Remembering Magdalen Berns, one year on
A year ago today, on hearing of Magdalen’s death, I wrote and posted a personal tribute to her. Soon afterwards, I was honoured to be invited to her funeral by her mother, Deborah Lavin who, sadly, was only to survive Magdalen – the youngest of her three children – by nine months.
At Magdalen’s funeral, I met some of those close to her and heard so much more about her than she’d ever revealed by either her online persona or her presence at the occasional meeting and in the pub afterwards. On this first anniversary of her death, I’d like to share some more reflections of her.
This was said by Jean Molloy, a close friend of Magdalen and her family. Everyone who has watched Magdalen’s videos will – if they are honest – recognise the truth in Jean’s words. But there was something more to Magdalen than her fairness and honesty, more than her intelligence and ability to cut through the claptrap. She had a unique and compelling style. She was chilled, irreverent and funny. Many of her videos are characterised by close-up in-your-face direct engagement with her target, whose rambling inanities are relieved by Magdalen’s factual assertions and deadpan one-liners. For those of us in agreement with her, her videos were highly entertaining. For her detractors, not so much.
But, as I learned from Jean and others who were close to her, there were sides to Magdalen that many of us didn’t know about. Her passion for disability rights and access came as a complete revelation to me. So was the fact that she had once been offered a job at Google but didn’t like their ethos and wanted to focus on her dream of setting up a non-profit open-source software company.
She put her whole heart into everything she did and she did a great deal. She was as committed to boxing, Taekwondo, running and getting her motorcycle licence as she was to smoking and contesting her parking fines!
Her kindness to children was borne of natural empathy with them. She was on their side in life. As for her own childhood, it will come as no surprise that Magdalen was yet another girl who preferred “boys’ stuff”, a girl who prayed to God to turn her into a boy and who was delighted when she was mistaken for one. Yet another girl who, if she’d been growing up in the society we have now, may well have been encouraged to reject her body and go through the process of medical ‘transition’ with all that would entail. And this, I am told, was a large part of the driving force behind her opposition to transgender ideology.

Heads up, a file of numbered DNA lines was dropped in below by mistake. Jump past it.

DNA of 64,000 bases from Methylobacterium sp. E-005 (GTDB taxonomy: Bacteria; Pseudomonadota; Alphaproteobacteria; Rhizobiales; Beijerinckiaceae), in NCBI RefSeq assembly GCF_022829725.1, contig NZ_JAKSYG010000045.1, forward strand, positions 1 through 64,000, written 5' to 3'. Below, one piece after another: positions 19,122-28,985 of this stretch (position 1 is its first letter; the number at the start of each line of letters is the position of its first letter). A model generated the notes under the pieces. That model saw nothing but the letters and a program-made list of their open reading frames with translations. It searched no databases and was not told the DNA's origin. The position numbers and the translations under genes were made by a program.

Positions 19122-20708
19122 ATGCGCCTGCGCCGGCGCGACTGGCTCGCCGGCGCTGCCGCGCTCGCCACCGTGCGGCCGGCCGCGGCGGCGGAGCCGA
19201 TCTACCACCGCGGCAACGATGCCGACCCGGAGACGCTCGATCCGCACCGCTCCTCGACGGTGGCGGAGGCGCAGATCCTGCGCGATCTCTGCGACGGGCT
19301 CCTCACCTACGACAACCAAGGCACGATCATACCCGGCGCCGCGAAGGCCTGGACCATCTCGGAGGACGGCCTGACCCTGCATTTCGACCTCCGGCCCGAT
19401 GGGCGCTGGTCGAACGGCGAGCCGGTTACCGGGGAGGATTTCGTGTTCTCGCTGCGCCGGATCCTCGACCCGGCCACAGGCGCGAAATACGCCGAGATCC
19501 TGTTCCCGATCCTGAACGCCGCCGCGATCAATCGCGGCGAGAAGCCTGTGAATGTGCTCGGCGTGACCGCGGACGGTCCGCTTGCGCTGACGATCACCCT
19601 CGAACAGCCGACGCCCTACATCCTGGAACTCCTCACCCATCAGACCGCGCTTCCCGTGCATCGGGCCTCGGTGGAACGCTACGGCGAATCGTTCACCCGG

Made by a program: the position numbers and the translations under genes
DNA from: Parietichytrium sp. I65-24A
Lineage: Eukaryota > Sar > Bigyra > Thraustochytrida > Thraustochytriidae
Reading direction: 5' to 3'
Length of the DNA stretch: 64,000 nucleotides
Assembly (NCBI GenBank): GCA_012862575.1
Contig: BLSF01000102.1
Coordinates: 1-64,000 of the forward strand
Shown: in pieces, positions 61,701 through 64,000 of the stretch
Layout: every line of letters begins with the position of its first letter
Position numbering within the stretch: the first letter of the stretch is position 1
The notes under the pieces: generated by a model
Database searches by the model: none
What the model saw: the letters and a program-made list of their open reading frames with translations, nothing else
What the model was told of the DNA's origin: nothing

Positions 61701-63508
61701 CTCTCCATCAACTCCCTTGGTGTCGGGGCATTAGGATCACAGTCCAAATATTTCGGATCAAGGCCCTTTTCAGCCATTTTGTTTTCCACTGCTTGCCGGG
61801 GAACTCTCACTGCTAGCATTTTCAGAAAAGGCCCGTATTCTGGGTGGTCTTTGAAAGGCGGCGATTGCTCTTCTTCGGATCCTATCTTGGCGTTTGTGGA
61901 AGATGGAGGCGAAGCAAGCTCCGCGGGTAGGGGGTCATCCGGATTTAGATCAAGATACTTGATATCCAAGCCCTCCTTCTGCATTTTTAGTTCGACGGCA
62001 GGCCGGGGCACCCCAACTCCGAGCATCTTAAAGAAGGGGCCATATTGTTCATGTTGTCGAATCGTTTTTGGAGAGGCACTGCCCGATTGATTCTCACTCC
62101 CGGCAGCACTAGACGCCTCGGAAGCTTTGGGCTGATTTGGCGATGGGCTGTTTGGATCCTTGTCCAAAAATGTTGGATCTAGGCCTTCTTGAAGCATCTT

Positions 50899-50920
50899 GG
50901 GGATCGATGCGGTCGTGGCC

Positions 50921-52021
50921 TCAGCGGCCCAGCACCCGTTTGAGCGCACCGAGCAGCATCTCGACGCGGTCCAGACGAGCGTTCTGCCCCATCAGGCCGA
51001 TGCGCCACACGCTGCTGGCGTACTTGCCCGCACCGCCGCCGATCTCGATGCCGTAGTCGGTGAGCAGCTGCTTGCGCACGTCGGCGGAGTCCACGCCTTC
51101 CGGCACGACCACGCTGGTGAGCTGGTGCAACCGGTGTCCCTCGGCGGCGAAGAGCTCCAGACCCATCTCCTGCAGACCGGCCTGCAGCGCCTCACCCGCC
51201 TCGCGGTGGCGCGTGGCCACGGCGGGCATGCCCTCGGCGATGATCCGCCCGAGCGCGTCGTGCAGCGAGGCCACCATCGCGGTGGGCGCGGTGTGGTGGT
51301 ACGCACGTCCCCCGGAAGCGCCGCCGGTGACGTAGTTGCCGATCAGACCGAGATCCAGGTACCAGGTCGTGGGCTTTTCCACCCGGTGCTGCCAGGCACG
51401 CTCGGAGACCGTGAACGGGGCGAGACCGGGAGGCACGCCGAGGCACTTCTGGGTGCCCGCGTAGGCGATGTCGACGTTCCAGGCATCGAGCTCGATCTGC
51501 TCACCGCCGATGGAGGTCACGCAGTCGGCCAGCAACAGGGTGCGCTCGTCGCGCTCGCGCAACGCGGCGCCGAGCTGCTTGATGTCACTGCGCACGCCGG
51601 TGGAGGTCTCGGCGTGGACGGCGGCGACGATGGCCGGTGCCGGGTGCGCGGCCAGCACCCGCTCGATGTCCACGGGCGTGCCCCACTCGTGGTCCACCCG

Having watched all of the videos on her channel again over the past few weeks, I would add that never does she wish ill on any of those whose arguments she demolishes. Although she is occasionally abusive to individuals, not once does she express hatred for trans people in general or promote, excuse or celebrate violence and death – in contrast to the trans activists, who weren’t content to celebrate her death but who maliciously continue to try to defame her, as I describe out in my previous blog post.
The go-to comment for those desperate to portray Magdalen as a hater and a bigot is her intemperate tweet calling trans people ‘blackface actors’. While I’ve seen this screenshot tweeted numerous times by Magdalen’s critics, I have yet to see any of them explain why they disagree with the comparison, nor show any understanding of why it – and the rest of the content of that tweet – resonates with many of us.
To anyone with their heart and mind intact, Magdalen comes across as a sharp and funny young woman who said what she believed and was able to explain why she believed what she did without ‘bigoteering’. That’s a word I’ve just learned from the awesome new documentary by The State Media YouTube channel called Gender Ideology, which is dedicated to Magdalen’s memory. It means calling people bigots to close them down and avoid having to engage with their arguments. A bigot is the very opposite of what Magdalen was. That’s why she’ll live on in hearts and minds, while her detractors – the real bigots – continue to stew in their own poison.
Today some of us will gather at Speakers’ Corner at 2 pm today to mark the anniversary of her death, which coincides with the three year anniversary of the assault on me at that same spot. I hope to see some of you there. It will be live-streamed on Kellie-Jay Keen’s YouTube channel. In the meantime, here are a few reminders of Magdalen being Magdalen. Naturally, she uses strong language from the outset.
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